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Author Topic: Flaming Feather (1952)  (Read 183 times)
Spikeopath
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« on: March 09, 2017, 06:18:07 PM »

http://www.imdb.com/title/tt0043544/reference

Sidewinder in their sights.

Flaming Feather is directed by Ray Enright and written by Gerald Drayson Adams. It stars Sterling Hayden, Forrest Tucker, Arleen Whelan, Barbara Rush, Victor Jory, Edgar Buchanan and Richard Arlen. A Technicolor production, music is by Paul Sawtell and cinematography by Ray Rennahan.

The mysterious outlaw known only as The Sidewinder is in cahoots with the Native Americans and terrorises Arizona's settlers. But when The Sidewinder chose Tex McCloud (Hayden) as one of his targets, he hadn't banked on Tex linking up with the U.S. Cavalry to hunt him down.

Enjoyably energetic Oater that makes up for what it lacks in originality with gorgeous location photography and a barn storming finale. Ray Enright was a good old pro at this sort of thing, and here he doesn't waste any time with pointless filler scenes or drawn out conversations that don't advance the plot. From the get go we are thrust into an action sequence, and from there on in the film rarely pauses for breath.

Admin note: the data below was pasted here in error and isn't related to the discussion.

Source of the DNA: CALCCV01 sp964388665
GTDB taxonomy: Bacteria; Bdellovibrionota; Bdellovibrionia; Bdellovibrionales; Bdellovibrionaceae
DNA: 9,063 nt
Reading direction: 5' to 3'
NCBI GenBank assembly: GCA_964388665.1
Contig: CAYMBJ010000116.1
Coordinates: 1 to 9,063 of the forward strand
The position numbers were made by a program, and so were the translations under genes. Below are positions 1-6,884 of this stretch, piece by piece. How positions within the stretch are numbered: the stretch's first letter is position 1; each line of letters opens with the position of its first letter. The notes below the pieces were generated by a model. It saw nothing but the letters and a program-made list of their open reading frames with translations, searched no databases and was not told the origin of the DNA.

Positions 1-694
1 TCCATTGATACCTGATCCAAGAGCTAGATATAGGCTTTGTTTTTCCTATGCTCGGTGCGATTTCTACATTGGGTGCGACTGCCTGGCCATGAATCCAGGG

Hayden and Tucker make for a beefy coupling, and although the mystery element is not exactly rocket science to work out, the presence of three lovely lady characters does spice up the intrigue surrounding The Sidewinder and those in pursuit of him. It all builds to a wonderful finale that starts out with a Little Big Horn type siege, which then develops into a pursuit and battle up at the Montezuma Castle Monument in Arizona, where fire pit punch ups and ladder skills enthral greatly.

It isn't hard to pick holes in it, it is after all one of those quintessentially early 1950s Westerns that was ignorant to intelligent scripting and screenplays. Yet for sheer gusto and consistently airy beauty this is a must see for Western and Hayden lovers. 7/10

Viewed via UK cable.

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greenbudgie
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« Reply #1 on: May 06, 2017, 02:51:38 AM »

I liked this one. Good scenery and some snappy little tunes in-between the action. I particularly like that there is a mysterious rider out there who is stirring up the Indians. It's not too hard to tell who the mystery man is before the reveal but I like this part of the story anyhow. Good Native American participation in this as well which is always a colourful bonus in these 1950s westerns.

Among the supporting cast I particularly like Victor Jory as Lucky Lee. He has that Burgess Meredith-type crooked smile. Arleen Whelan is good as Carolina. I liked Carolina's opening song 'No Ring On Her Finger' which makes her patrons laugh. And I reckon that George Cleveland as Doc Fallon is the best of the comic relief characters. Entertaining film.

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